Text: Edward Hollamby
Photographs: Charlotte Wood
Foreword: Sir Hugh Casson
Red House, designed for William Morris by his architect friend Philip Webb in 1858, is famous throughout the world as a seminal Arts and Crafts building.
While apparently unnoticed at the time of its construction, it nevertheless had such symbolic power that it later cam to be seen as the herald of a new age of honest, truthful and democratic architecture. The German scholar Muthesius described it, in 1904, as 'the first private house of the new artistic culture, the first house to be conceived as a whole inside and out, the very first example in the history of the modern house' and it subsequently entered most of the written histories of 'modern' architecture, including Nicholaus Pevsner's influential Pioneers of the Modern Movement published in 1936.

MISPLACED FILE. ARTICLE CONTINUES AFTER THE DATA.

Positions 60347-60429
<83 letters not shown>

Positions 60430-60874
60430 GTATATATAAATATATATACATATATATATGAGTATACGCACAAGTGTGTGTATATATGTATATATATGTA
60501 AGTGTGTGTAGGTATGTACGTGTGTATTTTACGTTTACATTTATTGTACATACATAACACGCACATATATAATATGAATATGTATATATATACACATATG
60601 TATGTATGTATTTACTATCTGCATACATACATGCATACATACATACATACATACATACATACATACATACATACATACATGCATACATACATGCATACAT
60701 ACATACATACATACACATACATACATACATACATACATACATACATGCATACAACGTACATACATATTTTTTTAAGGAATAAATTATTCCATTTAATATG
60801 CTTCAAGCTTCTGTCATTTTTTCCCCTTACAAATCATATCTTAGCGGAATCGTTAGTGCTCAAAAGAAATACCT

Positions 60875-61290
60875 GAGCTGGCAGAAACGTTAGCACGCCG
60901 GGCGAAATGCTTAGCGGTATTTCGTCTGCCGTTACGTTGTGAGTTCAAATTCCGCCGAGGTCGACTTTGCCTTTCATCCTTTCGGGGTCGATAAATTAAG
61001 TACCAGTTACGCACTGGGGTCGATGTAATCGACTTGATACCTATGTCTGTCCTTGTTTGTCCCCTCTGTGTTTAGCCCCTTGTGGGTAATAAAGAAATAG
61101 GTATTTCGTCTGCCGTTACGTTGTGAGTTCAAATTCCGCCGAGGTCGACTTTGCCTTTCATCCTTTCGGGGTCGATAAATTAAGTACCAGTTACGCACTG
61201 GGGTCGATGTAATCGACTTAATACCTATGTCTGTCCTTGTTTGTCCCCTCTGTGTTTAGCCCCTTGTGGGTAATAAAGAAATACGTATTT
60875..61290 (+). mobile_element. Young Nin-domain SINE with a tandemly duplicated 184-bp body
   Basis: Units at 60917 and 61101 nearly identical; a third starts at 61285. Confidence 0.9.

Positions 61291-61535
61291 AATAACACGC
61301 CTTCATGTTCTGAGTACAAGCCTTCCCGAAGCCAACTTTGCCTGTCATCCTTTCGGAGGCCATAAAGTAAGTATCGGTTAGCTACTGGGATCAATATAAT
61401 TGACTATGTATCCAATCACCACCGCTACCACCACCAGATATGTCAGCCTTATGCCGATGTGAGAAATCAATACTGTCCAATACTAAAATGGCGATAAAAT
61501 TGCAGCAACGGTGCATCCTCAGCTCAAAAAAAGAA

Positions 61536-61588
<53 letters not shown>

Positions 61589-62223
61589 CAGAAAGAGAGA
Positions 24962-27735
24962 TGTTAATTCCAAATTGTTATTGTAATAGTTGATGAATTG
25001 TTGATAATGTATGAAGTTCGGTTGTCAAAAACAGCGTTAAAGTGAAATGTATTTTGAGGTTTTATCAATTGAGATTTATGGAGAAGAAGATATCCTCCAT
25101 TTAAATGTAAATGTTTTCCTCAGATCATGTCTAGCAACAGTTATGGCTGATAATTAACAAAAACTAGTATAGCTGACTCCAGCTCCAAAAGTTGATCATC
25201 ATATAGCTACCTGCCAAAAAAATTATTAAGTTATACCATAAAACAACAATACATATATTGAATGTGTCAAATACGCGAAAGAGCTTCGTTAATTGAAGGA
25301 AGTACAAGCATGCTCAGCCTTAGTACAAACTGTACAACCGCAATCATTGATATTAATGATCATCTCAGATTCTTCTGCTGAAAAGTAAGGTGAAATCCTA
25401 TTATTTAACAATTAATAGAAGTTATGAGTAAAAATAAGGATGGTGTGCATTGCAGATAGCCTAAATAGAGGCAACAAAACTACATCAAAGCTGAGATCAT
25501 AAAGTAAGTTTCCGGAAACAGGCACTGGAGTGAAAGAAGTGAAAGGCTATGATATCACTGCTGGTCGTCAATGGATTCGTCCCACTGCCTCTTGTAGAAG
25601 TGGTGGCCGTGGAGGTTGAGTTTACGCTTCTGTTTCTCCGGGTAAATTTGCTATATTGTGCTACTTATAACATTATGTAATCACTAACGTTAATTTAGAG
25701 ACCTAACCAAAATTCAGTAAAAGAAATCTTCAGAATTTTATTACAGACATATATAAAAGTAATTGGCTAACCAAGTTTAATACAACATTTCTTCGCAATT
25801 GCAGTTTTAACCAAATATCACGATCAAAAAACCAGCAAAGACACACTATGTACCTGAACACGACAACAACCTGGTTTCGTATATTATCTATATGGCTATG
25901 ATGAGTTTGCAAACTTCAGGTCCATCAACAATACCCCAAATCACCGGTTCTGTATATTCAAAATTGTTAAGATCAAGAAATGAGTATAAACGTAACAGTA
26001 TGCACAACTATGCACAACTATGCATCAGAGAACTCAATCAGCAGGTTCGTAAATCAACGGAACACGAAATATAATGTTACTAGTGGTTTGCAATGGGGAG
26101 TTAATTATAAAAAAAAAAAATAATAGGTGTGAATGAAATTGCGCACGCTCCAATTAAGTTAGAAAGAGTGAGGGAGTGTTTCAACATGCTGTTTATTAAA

Today the appeal of Red House seems stronger than ever. An increasing stream of visitors from all over the world turn up at the wooden gate in the red brick wall, to ask for permission to enter.
Those who can make the pilgrimage are the lucky few. For the rest, this monograph conveys - as far as the printed page can do so - the reality of Red House.
Following an illustrated essay which tells the history of the building and describes in detail what it is like today, the book contains large reproductions of Philip Webb's original drawings, a comprehensive set of current measure drawings of the house, and a portfolio of 24 outsize photographs conveying with great verisimilitude what it is actually like to walk around and through, Red House. There is also a definitive chronology and bibliography.
This is therefore the first complete and authentic record of Red House. It is meant equally for scholars and historians, practising architects and architectural students, and lay enthusiasts.